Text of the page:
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AMT ‘Star Wars: A New Hope’ Imperial TIE fighter plastic model kit review

A good update to a classic Star Wars kit, though it could use a stand
Kit:AMT1229/12 // Scale:See Review // Price:$37.99
AMT (Sample courtesy of mfr.)
Updated wing for correct proportions
No stand included
Injection-molded plastic (medium gray); 31 parts
Round 2 has re-released the AMT kit of the Star Wars TIE Fighter. While the original kit released 25 years ago had two TIE fighters and a display base, this new kit contains only a single TIE and no base. However, Round 2 did take the opportunity to correct the wings that were the wrong proportions in the original kit.

While AMT’s TIE fighter has only 31 parts, they are well-molded and show good detail. The small instruction sheet has clear diagrams. The side of the box shows colored photos of a finished model, and the box bottom has a full-color painting guide for Tamiya colors.

I started with the pilot figure. The parts fit well, with only a bit of filling needed.

While I tried to hinge the top hatch as shown in Step 6, it wouldn’t work for me. I decided to glue the hatch shut after all of the painting was finished. The two fuselage halves were slightly warped and required clamping until the glue dried. The seam between the halves required a little cleanup once the glue had set.

I masked off the inside of the front window frame and top hatch and temporarily stuck them in place with pressure-sensitive adhesive. The painting guide suggests a 1:1 mix of Tamiya Ocean Grey (No. XF-82) and White (No. XF-2) for the exterior, which almost matched the color of the plastic perfectly. Once dry, I picked out the details as shown in the painting guide.

Take care while removing the wings from the sprue because it would be very easy to damage the delicate rim around their outside edge. After I cleaned it up, I painted the inner panels with Tamiya Semigloss Black (No. X-18). After they dried, I masked the panels with Tamiya tape and sprayed the frames the same gray as the fuselage. Without removing the masks, I gave the body and wings a coat of gloss clear in preparation for the black Tamiya Panel Line Accent. I dry-bushed all the gray parts lightly with Vallejo Medium Sea Grey (No. 70870) and then sprayed on a coat of flat clear. Finally, the masks came off the wings.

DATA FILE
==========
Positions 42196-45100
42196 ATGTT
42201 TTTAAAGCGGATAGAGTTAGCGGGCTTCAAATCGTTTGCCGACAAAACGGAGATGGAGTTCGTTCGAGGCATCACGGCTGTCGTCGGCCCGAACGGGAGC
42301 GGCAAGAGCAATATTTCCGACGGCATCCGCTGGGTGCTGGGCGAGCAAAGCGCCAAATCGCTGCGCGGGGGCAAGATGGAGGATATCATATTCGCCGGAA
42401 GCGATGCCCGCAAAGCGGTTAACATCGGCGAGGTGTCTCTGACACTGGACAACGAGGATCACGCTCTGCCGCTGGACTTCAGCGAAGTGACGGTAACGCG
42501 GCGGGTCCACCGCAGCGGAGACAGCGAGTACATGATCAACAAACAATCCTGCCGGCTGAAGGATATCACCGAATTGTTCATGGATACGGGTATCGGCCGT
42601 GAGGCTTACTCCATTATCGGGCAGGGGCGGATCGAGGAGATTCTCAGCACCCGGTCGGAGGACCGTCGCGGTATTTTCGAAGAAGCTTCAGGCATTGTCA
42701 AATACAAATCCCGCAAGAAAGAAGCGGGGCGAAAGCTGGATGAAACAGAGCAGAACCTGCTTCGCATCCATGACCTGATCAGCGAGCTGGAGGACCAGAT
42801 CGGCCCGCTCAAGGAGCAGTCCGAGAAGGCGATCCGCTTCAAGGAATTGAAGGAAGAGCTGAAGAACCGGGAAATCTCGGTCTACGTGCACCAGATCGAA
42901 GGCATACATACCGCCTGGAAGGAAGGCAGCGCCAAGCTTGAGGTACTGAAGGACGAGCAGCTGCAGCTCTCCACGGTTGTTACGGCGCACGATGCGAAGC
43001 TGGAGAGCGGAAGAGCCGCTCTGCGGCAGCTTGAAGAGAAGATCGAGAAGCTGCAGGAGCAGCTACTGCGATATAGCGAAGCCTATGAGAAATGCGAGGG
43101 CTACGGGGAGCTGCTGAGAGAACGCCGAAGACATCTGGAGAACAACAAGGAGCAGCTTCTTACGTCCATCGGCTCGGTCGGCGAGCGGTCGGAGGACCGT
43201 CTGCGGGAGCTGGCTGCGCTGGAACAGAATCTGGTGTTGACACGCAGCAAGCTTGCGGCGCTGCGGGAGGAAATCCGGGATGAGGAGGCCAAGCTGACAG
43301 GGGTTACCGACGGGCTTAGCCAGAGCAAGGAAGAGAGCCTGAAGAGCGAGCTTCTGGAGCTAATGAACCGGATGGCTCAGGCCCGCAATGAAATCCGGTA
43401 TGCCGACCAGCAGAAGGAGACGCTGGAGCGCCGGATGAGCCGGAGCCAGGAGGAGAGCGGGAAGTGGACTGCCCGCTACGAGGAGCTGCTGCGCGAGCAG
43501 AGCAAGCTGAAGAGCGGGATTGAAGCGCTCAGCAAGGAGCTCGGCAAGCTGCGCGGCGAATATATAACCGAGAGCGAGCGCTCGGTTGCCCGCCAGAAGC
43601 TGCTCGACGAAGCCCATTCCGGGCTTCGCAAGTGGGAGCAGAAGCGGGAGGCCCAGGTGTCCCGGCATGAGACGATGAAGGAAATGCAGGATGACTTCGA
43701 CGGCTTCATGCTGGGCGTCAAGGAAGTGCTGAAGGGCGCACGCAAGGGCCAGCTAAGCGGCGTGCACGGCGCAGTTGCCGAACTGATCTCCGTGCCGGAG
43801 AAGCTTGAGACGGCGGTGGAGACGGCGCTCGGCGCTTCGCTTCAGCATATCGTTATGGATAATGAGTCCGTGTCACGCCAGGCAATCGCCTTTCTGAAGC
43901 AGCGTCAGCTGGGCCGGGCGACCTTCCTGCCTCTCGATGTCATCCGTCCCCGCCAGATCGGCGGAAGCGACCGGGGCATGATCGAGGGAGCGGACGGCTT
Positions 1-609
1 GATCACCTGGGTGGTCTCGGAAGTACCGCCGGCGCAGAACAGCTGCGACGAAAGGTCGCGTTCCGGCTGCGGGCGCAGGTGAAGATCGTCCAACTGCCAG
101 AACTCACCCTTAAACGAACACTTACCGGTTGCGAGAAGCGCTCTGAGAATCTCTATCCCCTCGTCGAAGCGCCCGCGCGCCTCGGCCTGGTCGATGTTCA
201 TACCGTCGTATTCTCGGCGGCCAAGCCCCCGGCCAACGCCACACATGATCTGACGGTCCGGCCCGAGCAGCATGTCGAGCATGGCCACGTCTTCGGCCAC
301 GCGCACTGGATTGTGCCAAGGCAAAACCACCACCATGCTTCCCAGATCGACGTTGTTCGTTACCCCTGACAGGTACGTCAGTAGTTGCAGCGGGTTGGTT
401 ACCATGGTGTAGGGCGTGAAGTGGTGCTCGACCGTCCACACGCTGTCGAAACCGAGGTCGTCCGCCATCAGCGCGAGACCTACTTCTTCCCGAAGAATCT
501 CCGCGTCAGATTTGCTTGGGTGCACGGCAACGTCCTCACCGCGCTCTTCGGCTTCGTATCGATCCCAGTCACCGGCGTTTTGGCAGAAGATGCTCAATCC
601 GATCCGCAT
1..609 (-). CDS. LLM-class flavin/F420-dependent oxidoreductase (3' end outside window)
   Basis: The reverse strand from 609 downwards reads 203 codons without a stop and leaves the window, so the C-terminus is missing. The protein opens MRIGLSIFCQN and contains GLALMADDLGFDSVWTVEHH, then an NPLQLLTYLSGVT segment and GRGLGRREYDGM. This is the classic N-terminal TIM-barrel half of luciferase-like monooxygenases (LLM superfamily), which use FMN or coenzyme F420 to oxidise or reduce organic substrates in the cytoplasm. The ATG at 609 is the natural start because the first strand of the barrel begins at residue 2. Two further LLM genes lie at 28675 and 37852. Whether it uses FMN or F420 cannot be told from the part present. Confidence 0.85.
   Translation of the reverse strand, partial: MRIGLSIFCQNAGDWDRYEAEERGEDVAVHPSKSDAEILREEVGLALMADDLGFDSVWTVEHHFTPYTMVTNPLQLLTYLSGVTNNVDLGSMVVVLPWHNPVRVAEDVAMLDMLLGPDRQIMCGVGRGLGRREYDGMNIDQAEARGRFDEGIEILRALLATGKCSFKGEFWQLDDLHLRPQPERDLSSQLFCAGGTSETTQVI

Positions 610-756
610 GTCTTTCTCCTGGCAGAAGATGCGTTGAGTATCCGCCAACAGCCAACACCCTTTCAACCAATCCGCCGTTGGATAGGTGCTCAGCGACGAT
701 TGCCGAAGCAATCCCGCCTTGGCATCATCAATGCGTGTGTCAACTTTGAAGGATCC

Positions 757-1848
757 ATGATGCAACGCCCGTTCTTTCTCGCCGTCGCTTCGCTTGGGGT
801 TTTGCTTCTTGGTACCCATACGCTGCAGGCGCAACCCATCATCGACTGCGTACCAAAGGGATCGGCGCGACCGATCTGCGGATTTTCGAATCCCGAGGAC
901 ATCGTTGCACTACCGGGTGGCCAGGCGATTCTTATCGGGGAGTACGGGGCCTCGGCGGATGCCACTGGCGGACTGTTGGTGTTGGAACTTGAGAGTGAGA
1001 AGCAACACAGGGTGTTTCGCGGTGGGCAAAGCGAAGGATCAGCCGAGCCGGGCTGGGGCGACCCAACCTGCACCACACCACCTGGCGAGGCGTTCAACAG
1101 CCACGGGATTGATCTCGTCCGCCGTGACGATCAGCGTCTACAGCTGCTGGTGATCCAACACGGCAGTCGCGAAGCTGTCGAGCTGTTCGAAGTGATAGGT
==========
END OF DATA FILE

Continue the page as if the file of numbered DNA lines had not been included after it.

With the painting complete, the clear parts were attached to the front window frame and top hatch with pressure-sensitive adhesive. While test-fitting, I discovered the wings did not align properly. I filed the sides of the square locating pins slightly, to give me a little wiggle room, and got a much better alignment.

I was a bit disappointed that the kit did not come with a stand, but I found with just a slight cleaning out of the original stand hole with a drill bit, I could use a small Round 2 stand I hadn’t used from another kit. Included in the kit, but not numbered or shown in the instructions, is a small circular piece that can be used to cover the stand socket.

I spent about 9 hours on my TIE fighter, with the majority of it on painting. The parts fit well, and the kit went together easily. Round 2 reports it is a 1/48 scale kit; the original boxing says 1/51. The Star Wars TIE Fighter Owners’ Workshop Manual lists the TIE fighter’s height from top to bottom of the wing) at 28 feet 11 inches. At 1/48 scale, that would put them about 7¼ inches tall. Of course, measurements for sci-fi vehicles are funny things: The finished model (in the odd 1/51 scale), which measures 6 inches tall, matches almost perfectly to the dimensions I found on Wookiepedia ( Regardless of scale, with its updated parts, this kit really belongs in any Star Wars fan's collection. It would also make a great project for a beginner modeler's introduction to glue kits.
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